For 33 years, the notes and photographs detailing the investigation into Alma Noffsinger’s slaying had been gathering dust at the Paulding County Sheriff’s Department.
Her family never got the closure they deserved, and as time passed, it seemed they might never know who took the woman they loved from them.
At the start of 2013, though, a plea from Noffsinger’s family breathed new life into the search for the 29-year-old woman’s killer.
Detectives from the sheriff’s department and independent investigators journeyed to Texas, Chicago and several Ohio counties as they essentially reworked the case from square one.
Those efforts eventually led police to their prime suspect, 58-year-old Steven G. Noffsinger, who was indicted Friday by a special grand jury on a charge of aggravated murder.
“We basically took the original report from 1981 and tracked down every living person mentioned in that report,” Paulding County Sheriff Jason Landers said Friday evening.
Alma Noffsinger, also known as Alma Rosa Delgado, was found beaten to death Dec. 17, 1981, in a blood-soaked bedroom of her home in Oakwood about 15 miles east of Paulding. Steven Noffsinger was always a suspect but was never charged, and the trail went cold, Landers said.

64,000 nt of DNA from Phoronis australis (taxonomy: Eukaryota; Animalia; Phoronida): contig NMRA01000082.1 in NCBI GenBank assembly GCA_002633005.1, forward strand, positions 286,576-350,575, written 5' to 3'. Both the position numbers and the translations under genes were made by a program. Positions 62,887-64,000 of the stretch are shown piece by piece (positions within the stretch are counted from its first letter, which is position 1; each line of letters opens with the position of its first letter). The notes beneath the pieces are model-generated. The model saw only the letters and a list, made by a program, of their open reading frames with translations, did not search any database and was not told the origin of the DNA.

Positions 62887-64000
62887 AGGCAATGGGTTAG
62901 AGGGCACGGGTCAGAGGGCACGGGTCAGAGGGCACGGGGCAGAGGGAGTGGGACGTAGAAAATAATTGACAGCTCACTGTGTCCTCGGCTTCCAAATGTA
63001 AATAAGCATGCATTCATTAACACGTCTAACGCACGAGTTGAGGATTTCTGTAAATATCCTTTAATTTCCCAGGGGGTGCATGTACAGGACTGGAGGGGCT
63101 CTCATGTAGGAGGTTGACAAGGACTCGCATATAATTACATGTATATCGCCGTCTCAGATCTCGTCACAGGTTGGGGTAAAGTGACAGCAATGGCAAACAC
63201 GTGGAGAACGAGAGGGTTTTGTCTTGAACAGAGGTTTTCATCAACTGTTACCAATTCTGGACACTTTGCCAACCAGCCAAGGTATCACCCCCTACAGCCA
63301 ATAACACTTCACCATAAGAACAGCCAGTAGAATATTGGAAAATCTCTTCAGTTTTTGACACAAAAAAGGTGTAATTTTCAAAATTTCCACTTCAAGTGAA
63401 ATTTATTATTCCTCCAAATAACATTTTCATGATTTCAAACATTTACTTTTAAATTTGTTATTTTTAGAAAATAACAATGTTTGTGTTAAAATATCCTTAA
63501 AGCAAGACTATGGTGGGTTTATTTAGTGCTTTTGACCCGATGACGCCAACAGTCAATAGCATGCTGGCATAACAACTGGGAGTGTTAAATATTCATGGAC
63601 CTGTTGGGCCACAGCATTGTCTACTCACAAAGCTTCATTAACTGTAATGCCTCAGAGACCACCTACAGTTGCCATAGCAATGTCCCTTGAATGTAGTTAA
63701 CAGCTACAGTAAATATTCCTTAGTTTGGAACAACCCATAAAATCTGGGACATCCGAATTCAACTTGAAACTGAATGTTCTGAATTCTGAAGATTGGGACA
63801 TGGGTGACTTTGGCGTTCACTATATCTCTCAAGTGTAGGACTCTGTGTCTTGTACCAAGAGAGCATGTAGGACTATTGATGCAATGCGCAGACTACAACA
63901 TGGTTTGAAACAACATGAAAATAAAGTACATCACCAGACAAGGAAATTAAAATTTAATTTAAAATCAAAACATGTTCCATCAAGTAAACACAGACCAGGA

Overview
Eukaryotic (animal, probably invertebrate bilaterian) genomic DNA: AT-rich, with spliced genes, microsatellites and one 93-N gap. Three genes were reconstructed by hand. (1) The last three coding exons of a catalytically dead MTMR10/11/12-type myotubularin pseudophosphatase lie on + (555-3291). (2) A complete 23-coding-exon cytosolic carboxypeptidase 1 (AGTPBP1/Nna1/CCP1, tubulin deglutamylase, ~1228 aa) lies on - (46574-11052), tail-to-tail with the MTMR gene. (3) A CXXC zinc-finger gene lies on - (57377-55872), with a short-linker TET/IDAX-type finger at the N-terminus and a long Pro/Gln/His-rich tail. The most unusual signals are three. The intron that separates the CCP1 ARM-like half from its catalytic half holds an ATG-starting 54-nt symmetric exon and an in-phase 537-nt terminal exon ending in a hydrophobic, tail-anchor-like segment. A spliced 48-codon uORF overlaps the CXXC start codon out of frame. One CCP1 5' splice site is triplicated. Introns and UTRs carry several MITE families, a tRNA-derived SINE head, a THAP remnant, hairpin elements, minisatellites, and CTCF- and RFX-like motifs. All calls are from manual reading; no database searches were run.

“As far as I can tell, the case has been fairly left alone,” he said.
Steven and Alma were once married but had divorced about seven months before her death.
One of Alma’s sisters approached Landers shortly after he took office in January 2013 and asked whether the department would reopen the case, the sheriff said.
Coincidentally, the department got a call about that time from “Cold Justice,” a documentary series that has its own team, including a crime scene investigator, retired homicide detective and a prosecutor.
Paulding County welcomed the help, and after exhaustive work, especially this year, their collaborative efforts pointed to Steven Noffsinger, who was arrested Friday without incident, the sheriff said.
“It was a very rewarding experience,” Landers said.
He said investigators and the county prosecutor decided it was best to go to a grand jury with the information and called for a special session to focus only on the Noffsinger case.
There were two other cold case homicide files on Landers’ desk – one from 1960 and one from 2007. Both had notes about tips and developments, but the Noffsinger file had no such updates.
Landers said that doesn’t mean the department never received any tips throughout the years, but any new information likely would have been added to the file.
Though he was just a child in elementary school at the time of Alma’s death, Landers remembers hearing often of the case throughout his life.
“In a community our size, these things don’t happen – and when they do, they are a big deal,” he said.